The Simple Venn Diagram That Explains Effective CSR
Effective CSR needs to benefit the organisation as much as it benefits society.
That’s because, if firms don’t benefit, they won’t be able to sustain it.
If we want our system to be built on values, we need to ensure that the most responsible firms succeed.
However, that’s often much easier said than done. If firm’s benefit more than society, it comes across as false. However, if society benefits far more that the organisation, it’s probably not sustainable.
Fortunately, most CSR programs ‘fail’ for one of three key reasons, which the following Venn diagram can explain.
Three Characteristics of Effective CSR
Firstly though, it’s worth reflecting on the three characteristics that make up effective CSR in the first place.
As I spoke about in far more detail in my book, the best CSR programmes are all targeted, integrated, and communicated.
Realistically, the most effective CSR examples are where organisations target issues that are relevant to their business. For example, automotive companies should try and tackle emissions. Wood furniture companies should tackle deforestation. Social media platforms should focus on data protection. Don’t get me wrong, they shouldn’t do so exclusively, but they need to identify the issues that they’re the most responsible for.
You get the idea.
Secondly, the ‘best’ firms integrate their CSR into the core of their business. Think Unilever with the sustainable living plan, or M&S with Plan A. They’ve consciously made the effort to ensure their CSR values scale up into organisational values.
In a world where corporate responsibility is in greater demand than before, competitive advantage is starting to be won with integrity. When companies fully integrate their CSR activities, it shows they really care about the issues they’re tackling, and consumers value that.
In many ways, this is where CSR is either won or lost. If firms don’t communicate their efforts, consumers won’t actively choose to buy from them. However, if they ‘over-communicate’, it can come across as mindless PR, which could alienate the very customers their trying to impress.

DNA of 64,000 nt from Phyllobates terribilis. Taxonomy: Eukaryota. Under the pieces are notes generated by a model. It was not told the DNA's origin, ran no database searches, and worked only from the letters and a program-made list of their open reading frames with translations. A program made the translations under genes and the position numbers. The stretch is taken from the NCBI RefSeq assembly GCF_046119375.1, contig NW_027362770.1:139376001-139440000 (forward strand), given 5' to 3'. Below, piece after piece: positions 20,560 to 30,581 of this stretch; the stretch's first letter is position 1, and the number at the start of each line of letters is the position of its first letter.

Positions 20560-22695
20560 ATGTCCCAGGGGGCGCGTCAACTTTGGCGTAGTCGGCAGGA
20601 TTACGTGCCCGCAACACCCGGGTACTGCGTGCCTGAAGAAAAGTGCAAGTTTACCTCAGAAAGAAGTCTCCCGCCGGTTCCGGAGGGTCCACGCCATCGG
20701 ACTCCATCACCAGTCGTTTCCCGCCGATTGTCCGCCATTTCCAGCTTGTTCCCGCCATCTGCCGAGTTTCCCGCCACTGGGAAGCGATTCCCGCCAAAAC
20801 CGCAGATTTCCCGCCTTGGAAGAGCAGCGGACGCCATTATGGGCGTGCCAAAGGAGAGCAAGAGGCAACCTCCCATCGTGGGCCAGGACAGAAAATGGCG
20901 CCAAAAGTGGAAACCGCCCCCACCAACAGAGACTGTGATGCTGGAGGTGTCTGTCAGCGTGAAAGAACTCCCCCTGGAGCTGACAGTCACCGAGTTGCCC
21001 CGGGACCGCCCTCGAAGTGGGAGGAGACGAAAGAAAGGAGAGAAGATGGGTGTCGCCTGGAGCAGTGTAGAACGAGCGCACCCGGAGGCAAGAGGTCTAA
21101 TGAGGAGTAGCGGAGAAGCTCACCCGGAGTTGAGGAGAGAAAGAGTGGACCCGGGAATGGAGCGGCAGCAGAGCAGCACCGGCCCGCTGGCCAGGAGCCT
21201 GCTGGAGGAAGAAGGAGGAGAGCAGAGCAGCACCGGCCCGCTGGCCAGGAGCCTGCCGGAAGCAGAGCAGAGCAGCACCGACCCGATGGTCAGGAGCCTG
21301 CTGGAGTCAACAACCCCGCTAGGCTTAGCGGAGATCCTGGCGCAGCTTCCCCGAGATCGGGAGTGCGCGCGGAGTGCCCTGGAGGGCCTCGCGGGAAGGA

Effective communication is therefore absolutely crucial, and few companies get it spot on.
Common CSR Failures
When you look at most case studies, you’ll discover that it’s pretty rare for companies to tick all three of the necessary boxes.
As such, the type of failure they endure usually depends on the characteristic that they overlook. The following Venn diagram explains this:
As you can see, effective CSR only exists when all three areas overlap. By missing one out, firms fall victim to either Philanthropy, Resource Inefficiency, or Virtue Signalling.
An increasingly common type of CSR failure, virtue signalling occurs when companies ‘talk the talk’ but fail to ‘walk the walk’. In essence, they might engage with some relevant CSR activities, but they exist as more of an ‘add on’ than a genuine company-wide commitment.
This can have a really negative effect on corporate reputation. Consumers may start to distrust the underlying values of the organisation, which could prevent them from ever viewing the firm favourably in the future.
Perhaps the most frustrating type of CSR failure, resource inefficiency exists when companies focus their resources on irrelevant issues. When this happens, firms can naturally begin to question the value of CSR at all. After all, if their activities aren’t strategic and targeted, it’s unlikely that they’ll deliver a return on investment. When this happens, companies might start to reign in their CSR work, and reevaluate budgets.
While it may not sound like a ‘failure’, philanthropy can sometimes be a big issue for firms. Usually, this is because they don’t realise they’re doing it. As I said right at the start of this post, CSR must benefit both the organisation and wider society. If firm’s don’t communicate their work, consumers will be unable to reward them.
While this may seem admirable, it can have dire consequences. Similar to resource inefficiency, firms may soon struggle to justify their work, and it could be viewed as unsustainable.
Don’t get me wrong, philanthropy should exist in every organisation, but there must be a clear distinction between it and CSR. When companies blur the lines between the two (knowingly or otherwise), society may actually be worse off in the long run.
Ultimately, with CSR continually growing as a concept, it seems likely that organisations will continue to rise up the learning curve.
Hopefully, what this Venn diagram does is highlight some common errors and allows willing organisations to overcome them. By understanding the necessary characteristics of effective CSR, organisations can ensure that their resources are used efficiently, and the balance between societal value and organisational value is successfully struck.
Hi! I’m an author and blogger within the fields of social impact and responsible business. I believe that businesses can be a force for good in the world, and this website contains my thoughts on how that can work.